(136h) The Importance of Pt Dispersion In DeNOx Catalysts

Büchel, R., ETH Zurich
Pratsinis, S. E., Swiss Federal Institute of Technology, Particle Technology Laboratory, ETH Zurich
Baiker, A., ETH Zurich

NOx storage-reduction (NSR) is successfully applied for exhaust gas treatment of lean fuel engines. Under fuel lean conditions, exhaust NOx is oxidized over a noble metal (Pt) and then trapped on an alkali- or alkaline earth metal (Ba) in the form of metal-nitrates. During the subsequent short fuel rich period the NOx originating from decomposition of the metal-nitrates is reduced on the metal component to nitrogen and the cycle restarts. [1]

The noble metal (Pt) was found to play an important role in NSR systems [2] in order to oxidize NO under fuel lean conditions and to reduce NOx species to N2 under fuel rich condition. To use the Pt in the most efficient way, the available Pt is finely dispersed over the support, increasing the NO oxidation reaction [3]. But higher Pt dispersions, and therefore smaller Pt clusters, do not always lead to the highest NSR conversion rates, as the catalytic activity of Pt is also a function of the coordination and geometry of the Pt and smaller Pt clusters tend to form PtOx [4].

            With a flame spray pyrolysis (FSP) setup [5, 6] the production to cooling rate was varied changing the catalyst specific surface areas from 80 to 220 m2/g. For these materials a Pt dispersion of 5 to 25% was measured: With higher SSA the Pt dispersion decreased, what is unexpected but was confirmed by counting Pt clusters on high resolution scanning transmission electron microscopy (STEM) pictures. The Pt was preferentially located on Ba and for small BaCO3 particles a bimodal size distribution of the Pt was seen, whereas for bigger BaCO3 particles the size distribution of the Pt clusters was becoming narrower. The measured NSR activity changes with particle size and can be correlated with the resistance of Pt to be oxidation under fuel lean conditions.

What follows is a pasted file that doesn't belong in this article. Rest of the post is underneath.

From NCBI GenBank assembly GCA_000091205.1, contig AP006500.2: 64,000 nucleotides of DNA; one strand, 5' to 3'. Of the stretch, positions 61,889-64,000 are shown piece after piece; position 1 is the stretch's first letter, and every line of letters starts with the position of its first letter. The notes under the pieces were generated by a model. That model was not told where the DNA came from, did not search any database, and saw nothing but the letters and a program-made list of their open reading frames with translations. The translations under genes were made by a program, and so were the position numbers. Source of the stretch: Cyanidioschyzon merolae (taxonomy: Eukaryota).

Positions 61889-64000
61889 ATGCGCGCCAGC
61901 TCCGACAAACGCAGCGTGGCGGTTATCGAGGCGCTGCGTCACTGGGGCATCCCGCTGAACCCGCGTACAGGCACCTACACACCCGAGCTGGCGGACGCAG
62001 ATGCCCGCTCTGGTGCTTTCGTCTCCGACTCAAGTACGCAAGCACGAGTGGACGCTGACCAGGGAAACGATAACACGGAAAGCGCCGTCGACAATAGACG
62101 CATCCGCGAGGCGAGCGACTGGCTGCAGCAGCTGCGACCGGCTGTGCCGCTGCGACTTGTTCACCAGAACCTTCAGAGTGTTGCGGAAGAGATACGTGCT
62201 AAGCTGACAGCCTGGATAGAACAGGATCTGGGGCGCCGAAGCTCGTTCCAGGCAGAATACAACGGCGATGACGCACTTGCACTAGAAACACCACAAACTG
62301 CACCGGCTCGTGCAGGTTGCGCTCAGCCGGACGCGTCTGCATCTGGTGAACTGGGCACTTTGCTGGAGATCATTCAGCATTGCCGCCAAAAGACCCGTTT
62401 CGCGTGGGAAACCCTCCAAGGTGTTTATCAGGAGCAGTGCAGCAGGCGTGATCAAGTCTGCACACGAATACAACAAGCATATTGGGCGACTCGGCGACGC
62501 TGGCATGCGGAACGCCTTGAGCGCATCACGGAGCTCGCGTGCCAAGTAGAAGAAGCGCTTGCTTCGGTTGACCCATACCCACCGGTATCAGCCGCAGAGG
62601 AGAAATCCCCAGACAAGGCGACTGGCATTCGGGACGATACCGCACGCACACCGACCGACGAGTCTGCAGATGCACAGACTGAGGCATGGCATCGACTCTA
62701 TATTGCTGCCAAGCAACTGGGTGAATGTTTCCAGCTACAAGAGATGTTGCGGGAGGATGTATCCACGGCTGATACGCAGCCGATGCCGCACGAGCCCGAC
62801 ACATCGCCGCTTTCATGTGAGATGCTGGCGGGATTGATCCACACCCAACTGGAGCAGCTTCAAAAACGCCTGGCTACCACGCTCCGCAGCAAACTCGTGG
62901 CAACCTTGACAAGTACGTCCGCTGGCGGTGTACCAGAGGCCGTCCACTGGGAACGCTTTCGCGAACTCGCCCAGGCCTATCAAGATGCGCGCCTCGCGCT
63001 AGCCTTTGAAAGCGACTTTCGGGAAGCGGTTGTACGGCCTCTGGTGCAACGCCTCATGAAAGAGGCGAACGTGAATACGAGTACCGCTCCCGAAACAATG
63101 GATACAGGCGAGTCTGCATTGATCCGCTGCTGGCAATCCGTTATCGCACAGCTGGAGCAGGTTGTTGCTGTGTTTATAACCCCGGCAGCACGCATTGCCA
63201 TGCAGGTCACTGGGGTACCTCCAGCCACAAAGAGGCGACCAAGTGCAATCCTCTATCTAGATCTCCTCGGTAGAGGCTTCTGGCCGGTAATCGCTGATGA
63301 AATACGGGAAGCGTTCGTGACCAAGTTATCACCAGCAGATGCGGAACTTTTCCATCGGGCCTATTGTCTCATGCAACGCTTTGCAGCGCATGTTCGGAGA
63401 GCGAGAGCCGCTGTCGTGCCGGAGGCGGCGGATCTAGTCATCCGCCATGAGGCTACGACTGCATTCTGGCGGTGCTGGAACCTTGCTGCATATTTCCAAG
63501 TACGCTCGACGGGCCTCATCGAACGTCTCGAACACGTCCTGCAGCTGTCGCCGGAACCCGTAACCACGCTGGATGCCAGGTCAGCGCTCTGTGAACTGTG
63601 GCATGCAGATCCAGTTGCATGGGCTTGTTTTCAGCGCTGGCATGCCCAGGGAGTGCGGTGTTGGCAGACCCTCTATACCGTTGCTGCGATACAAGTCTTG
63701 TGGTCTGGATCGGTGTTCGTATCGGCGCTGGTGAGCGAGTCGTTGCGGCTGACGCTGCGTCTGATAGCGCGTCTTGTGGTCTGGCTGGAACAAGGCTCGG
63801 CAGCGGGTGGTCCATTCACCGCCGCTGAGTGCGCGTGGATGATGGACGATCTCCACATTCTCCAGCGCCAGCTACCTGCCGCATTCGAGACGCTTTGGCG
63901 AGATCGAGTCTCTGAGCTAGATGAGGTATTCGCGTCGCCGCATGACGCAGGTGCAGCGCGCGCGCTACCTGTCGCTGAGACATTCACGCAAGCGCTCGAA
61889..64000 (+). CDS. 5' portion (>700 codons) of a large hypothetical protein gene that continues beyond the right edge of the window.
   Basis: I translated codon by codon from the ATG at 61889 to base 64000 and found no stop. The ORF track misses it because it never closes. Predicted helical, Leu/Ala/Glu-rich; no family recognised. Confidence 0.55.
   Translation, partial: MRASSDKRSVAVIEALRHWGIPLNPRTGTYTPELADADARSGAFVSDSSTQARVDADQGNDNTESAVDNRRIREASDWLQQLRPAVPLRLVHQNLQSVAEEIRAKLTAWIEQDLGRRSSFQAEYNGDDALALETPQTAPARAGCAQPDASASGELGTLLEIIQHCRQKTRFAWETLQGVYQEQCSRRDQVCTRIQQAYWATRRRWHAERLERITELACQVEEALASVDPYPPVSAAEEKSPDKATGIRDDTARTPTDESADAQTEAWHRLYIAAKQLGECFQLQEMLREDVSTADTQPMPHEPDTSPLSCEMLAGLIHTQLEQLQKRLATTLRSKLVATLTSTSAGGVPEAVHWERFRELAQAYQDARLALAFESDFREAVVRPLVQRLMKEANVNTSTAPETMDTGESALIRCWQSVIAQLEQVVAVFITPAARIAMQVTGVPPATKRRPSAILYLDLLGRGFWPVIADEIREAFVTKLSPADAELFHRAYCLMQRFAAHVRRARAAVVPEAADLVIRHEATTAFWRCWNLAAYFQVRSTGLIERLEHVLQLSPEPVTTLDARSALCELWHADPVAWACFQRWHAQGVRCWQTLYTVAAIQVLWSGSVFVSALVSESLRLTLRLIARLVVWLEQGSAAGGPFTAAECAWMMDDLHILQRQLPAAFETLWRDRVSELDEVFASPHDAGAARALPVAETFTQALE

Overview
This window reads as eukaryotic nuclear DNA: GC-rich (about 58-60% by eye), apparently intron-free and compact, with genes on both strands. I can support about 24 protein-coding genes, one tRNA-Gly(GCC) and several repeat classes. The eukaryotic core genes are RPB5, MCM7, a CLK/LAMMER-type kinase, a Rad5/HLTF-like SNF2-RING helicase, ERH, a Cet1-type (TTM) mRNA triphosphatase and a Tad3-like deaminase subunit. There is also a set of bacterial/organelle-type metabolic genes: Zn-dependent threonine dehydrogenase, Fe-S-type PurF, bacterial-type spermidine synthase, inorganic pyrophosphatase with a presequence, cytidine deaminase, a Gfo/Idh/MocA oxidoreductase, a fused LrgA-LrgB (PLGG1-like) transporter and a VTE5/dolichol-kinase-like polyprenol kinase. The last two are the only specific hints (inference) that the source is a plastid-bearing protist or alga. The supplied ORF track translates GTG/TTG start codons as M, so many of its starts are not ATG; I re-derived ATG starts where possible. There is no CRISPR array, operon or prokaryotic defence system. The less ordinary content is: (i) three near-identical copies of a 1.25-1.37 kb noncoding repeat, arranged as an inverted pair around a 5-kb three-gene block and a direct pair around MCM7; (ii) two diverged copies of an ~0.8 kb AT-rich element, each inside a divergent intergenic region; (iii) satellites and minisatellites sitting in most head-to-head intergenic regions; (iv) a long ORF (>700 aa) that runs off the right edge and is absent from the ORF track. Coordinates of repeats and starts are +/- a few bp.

[1]        W.S. Epling, L.E. Campbell, A. Yezerets, N.W. Currier, J.E. Parks, Cat. Rev. - Sci. Eng. 46 (2004) 163-245.

[2]        M.O. Symalla, A. Drochner, H. Vogel, R. Büchel, S.E. Pratsinis, A. Baiker, Appl. Catal., B 89 (2009) 41-48.

[3]        J.H. Lee, H.H. Kung, Catal. Lett. 51 (1998) 1-4.

[4]        L. Olsson, E. Fridell, J. Catal. 210 (2002) 340-353.

[5]        R. Strobel, L. Madler, M. Piacentini, M. Maciejewski, A. Baiker, S.E. Pratsinis, Chem. Mater. 18 (2006) 2532-2537.

[6]        R. Büchel, R. Strobel, F. Krumeich, A. Baiker, S.E. Pratsinis, J. Catal. 261 (2009) 201-207.